Radioactivity Units Conversion

Convert radioactivity units, including becquerel and curie, with our radioactivity measurement units conversion tool. Input a value in the provided field and choose the radioactivity units you wish to convert between.


Radioactivity Units

The radioactivity units in the radioactivity converter are becquerel (Bq), curie, gigabecquerel, gigacurie, kilobecquerel, kilocurie, megabecquerel, megacurie, microbecquerel, microcurie, millibecquerel, millicurie, nanocurie, picocurie, rutherford, terabecquerel.

The most commonly used units for radioactivity, which measures the rate of radioactive decay or the amount of radioactive material present, are:

Becquerel (Bq): This is the standard unit for radioactivity in the International System of Units (SI). One becquerel is defined as one radioactive decay event per second.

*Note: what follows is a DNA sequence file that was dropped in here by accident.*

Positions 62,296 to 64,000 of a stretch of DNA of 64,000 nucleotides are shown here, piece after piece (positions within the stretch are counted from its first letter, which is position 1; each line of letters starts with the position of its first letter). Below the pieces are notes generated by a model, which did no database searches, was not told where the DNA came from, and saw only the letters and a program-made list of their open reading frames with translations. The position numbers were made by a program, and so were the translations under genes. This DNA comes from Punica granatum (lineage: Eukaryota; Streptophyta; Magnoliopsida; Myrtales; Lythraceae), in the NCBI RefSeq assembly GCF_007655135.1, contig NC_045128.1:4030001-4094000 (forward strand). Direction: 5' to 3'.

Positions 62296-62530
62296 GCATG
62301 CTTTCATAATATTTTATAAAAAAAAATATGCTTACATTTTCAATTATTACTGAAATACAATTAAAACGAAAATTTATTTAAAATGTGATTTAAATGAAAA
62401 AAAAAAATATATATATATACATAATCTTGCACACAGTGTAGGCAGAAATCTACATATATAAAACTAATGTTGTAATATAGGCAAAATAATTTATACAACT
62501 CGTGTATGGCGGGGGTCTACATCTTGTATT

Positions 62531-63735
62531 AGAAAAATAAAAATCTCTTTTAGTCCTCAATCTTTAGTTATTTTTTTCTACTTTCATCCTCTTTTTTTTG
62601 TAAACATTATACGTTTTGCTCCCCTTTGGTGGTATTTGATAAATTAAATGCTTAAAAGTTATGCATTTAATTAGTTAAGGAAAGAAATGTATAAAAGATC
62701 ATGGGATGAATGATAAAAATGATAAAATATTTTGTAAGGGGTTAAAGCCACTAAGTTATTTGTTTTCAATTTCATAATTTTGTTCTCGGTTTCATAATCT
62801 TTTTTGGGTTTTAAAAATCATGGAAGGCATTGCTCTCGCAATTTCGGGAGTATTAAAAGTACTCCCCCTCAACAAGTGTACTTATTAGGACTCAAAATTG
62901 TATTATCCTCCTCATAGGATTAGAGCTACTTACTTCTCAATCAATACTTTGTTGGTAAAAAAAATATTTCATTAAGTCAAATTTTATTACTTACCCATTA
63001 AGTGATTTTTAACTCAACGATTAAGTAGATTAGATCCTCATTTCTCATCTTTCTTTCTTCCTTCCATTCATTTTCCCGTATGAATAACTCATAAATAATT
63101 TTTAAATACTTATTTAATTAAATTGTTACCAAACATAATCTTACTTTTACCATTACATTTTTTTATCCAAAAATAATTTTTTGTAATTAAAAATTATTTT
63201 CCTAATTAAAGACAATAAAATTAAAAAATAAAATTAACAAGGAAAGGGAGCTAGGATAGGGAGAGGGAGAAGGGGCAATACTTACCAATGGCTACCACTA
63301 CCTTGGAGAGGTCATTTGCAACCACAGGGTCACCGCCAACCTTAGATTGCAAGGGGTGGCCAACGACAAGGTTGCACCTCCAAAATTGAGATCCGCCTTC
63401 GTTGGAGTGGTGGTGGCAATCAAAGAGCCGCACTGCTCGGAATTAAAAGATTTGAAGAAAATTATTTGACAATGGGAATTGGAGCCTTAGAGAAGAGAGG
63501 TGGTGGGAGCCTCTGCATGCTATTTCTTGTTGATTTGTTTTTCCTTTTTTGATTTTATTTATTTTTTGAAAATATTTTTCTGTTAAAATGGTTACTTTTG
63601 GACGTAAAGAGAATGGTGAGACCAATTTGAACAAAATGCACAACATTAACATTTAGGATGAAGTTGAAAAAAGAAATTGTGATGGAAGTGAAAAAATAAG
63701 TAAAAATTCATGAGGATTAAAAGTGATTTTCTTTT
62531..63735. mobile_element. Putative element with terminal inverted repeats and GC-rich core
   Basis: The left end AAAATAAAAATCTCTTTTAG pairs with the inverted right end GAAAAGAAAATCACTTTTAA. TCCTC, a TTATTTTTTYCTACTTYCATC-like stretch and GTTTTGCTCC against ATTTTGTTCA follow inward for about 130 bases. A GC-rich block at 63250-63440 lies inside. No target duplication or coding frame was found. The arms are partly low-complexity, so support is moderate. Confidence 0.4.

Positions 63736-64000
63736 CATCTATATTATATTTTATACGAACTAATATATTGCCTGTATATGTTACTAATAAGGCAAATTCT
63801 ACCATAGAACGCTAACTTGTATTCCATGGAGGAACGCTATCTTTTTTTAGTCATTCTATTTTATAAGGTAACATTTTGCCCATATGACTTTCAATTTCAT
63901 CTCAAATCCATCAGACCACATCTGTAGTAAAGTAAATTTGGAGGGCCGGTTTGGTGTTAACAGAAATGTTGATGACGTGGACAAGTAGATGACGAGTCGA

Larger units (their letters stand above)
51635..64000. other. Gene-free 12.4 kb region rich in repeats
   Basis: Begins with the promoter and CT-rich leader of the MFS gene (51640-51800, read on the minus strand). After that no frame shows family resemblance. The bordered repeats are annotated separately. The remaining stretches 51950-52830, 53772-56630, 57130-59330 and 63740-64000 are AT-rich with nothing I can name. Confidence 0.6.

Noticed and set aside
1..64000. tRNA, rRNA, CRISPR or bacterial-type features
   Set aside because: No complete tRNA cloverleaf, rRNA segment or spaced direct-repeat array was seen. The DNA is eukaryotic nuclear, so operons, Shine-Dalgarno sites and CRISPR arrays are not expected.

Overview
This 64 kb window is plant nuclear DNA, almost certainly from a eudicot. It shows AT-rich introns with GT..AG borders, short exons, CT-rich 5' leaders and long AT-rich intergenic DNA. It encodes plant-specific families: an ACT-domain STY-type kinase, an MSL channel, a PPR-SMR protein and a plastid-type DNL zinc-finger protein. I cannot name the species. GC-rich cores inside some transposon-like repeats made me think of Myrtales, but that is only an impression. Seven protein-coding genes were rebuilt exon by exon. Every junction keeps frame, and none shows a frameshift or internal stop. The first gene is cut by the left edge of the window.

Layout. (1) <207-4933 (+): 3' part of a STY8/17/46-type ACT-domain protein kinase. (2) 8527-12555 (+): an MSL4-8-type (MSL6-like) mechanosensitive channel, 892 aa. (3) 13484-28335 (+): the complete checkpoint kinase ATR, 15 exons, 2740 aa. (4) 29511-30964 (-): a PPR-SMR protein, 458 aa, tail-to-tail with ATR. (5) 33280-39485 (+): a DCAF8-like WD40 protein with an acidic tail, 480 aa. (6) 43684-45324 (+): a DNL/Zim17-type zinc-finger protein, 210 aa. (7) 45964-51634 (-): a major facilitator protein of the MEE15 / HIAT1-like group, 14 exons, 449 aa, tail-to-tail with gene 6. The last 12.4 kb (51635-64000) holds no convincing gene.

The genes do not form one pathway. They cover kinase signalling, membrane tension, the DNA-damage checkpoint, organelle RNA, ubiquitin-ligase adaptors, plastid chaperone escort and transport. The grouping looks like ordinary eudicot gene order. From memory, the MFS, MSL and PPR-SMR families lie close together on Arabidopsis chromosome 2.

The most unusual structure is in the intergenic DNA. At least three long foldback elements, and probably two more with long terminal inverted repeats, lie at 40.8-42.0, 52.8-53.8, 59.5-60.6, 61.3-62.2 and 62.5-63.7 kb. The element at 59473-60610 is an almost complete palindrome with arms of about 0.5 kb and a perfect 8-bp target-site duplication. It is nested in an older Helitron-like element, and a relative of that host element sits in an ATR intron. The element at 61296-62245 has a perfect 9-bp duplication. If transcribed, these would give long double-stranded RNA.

Curie (Ci): The curie is a legacy unit that is still used in some contexts. One curie is defined as 3.7 × 10^10 becquerels.

While the becquerel is the standard SI unit and is widely used in scientific and regulatory contexts, the curie is still encountered, especially in older literature or in the context of specific legacy applications. In many cases, conversions are made between becquerels and curies, with 1 curie equal to 3.7 × 10^10 becquerels.

What is Radioactivity?

The radioactivity is the amount of radiation emitted. There are three types of radioactivity, alpha, beta and gamma.

The alpha radioactivity is caused by helium atoms, travels very short distance and stopped by almost anything. The beta radioactivity is caused by electrons and travels longer than alpha radiation and stopped by aliminium foil etc. The gamma radioactivity travels the longest and can be stopped by a thick concrete.

For all radiation unit converters, please visit radiation unit conversions.

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